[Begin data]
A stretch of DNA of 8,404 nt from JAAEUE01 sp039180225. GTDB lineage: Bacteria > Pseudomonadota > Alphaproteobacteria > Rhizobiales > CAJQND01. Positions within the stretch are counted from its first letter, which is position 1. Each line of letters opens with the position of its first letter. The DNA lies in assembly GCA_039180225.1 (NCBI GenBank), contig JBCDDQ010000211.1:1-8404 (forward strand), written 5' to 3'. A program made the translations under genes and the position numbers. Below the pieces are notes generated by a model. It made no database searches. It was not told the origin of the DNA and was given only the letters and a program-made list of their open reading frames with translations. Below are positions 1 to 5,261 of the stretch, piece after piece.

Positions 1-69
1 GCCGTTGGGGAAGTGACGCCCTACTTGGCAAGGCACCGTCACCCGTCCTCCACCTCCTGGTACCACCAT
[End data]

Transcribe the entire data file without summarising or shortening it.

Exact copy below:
A stretch of DNA of 8,404 nt from JAAEUE01 sp039180225. GTDB lineage: Bacteria > Pseudomonadota > Alphaproteobacteria > Rhizobiales > CAJQND01. Positions within the stretch are counted from its first letter, which is position 1. Each line of letters opens with the position of its first letter. The DNA lies in assembly GCA_039180225.1 (NCBI GenBank), contig JBCDDQ010000211.1:1-8404 (forward strand), written 5' to 3'. A program made the translations under genes and the position numbers. Below the pieces are notes generated by a model. It made no database searches. It was not told the origin of the DNA and was given only the letters and a program-made list of their open reading frames with translations. Below are positions 1 to 5,261 of the stretch, piece after piece.

Positions 1-69
1 GCCGTTGGGGAAGTGACGCCCTACTTGGCAAGGCACCGTCACCCGTCCTCCACCTCCTGGTACCACCAT